Washington: The United States described as "a good, tiny first step" Ukrainian President Petro Poroshenko`s announcement Wednesday that Russia had withdrawn the bulk of its forces from his country.
Washington was unable to verify what would be a potentially significant development in the crisis, State Department spokeswoman Marie Harf said, adding: "If it is correct -- but it is far from enough -- it would be a good tiny first step."
Poroshenko said Friday`s ceasefire -- the first backed by both Kiev and Moscow since the conflict erupted five months ago -- had dramatically improved security in Ukraine`s industrial rustbelt, where Kiev has been battling pro-Moscow rebels.
Giving a cautious welcome to the apparent Russian withdrawal, Harf added: "Of course, even if we eventually can verify his claims about the Russian troops pulling back, there would still be Russian troops that remain there.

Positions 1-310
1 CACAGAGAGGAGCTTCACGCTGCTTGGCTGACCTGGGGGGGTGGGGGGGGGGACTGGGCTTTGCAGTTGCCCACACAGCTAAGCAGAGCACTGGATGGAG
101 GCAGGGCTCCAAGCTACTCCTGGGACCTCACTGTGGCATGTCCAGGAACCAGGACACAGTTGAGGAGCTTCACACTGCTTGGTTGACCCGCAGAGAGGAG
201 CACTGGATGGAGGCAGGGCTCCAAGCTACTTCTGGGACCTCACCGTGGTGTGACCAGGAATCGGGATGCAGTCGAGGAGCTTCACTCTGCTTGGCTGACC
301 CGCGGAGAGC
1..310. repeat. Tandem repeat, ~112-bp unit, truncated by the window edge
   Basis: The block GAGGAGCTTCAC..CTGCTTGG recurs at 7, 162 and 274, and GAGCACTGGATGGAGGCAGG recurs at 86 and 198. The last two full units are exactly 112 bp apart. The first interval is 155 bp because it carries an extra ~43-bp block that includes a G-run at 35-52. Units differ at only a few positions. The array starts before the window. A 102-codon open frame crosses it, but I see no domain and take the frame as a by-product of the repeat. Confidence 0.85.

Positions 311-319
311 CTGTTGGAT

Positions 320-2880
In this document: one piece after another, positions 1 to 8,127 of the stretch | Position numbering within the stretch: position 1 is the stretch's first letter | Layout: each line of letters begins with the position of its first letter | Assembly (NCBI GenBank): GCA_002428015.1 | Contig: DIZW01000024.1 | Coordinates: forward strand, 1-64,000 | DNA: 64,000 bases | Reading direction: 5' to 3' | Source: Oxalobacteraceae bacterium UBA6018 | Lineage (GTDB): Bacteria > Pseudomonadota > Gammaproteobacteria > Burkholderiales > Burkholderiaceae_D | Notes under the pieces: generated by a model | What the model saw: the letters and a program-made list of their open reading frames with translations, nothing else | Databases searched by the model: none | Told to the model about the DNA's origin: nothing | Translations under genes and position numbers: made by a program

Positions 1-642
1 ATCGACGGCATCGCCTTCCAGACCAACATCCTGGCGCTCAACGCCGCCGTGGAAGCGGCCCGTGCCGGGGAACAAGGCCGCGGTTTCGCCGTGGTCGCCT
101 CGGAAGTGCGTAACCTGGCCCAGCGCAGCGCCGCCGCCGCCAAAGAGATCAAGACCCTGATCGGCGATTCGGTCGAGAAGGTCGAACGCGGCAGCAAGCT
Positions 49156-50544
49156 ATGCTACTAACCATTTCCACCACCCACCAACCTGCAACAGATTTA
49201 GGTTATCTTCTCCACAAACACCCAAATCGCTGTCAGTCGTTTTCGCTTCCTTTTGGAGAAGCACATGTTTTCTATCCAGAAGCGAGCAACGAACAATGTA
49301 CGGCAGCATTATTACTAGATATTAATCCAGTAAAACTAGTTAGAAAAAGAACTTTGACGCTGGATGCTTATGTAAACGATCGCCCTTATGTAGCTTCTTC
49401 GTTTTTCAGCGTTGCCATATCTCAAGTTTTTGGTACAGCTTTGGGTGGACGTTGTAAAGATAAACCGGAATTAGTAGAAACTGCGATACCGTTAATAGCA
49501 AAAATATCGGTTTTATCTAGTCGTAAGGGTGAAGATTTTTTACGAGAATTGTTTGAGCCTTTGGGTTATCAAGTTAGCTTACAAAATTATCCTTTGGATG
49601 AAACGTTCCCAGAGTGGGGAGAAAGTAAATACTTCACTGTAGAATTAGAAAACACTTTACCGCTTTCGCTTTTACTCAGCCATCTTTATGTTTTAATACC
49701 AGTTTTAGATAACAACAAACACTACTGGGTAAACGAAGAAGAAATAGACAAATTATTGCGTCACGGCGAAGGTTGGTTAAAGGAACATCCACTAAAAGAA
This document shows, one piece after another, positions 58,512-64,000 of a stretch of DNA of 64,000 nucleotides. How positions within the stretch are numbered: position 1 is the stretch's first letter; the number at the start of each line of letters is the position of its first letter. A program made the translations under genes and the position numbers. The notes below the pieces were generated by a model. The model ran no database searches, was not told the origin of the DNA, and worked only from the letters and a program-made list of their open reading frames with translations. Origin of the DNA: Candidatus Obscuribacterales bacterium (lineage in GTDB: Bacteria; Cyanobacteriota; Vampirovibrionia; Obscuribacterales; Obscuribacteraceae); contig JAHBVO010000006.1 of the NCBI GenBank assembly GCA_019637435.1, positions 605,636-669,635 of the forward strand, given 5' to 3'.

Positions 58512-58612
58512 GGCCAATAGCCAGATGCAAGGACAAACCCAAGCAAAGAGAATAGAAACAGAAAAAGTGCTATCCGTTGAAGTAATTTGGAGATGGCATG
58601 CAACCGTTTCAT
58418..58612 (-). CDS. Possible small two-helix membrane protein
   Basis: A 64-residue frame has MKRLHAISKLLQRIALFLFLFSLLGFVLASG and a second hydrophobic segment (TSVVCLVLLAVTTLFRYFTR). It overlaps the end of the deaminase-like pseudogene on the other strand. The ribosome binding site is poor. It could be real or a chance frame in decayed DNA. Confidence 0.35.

"Obviously, any de-escalatory steps would be good ones, but there is much more work to be done here.".
Speaking separately, at the German Marshall Fund in Washington, Victoria Nuland, assistant secretary of state for European and Eurasian affairs, cautioned that "there is a long road to go."
"All foreign forces have to be withdrawn, all foreign material has to be withdrawn, the border has to be secured, there has to be the decentralization and amnesty that have been promised," she said.
She rejected "completely" Russian President Vladimir Putin`s assertion that Western countries had created the Ukraine crisis and were using it to revive NATO.
"NATO`s changes in posture, NATO`s decisions, are a direct result of the threat that individual allies... feel as a result of Russia`s support for separatism in Ukraine, Russia`s direct intervention in Ukraine," she said.
"All of us would love to go back to the status quo if Russia will do so first."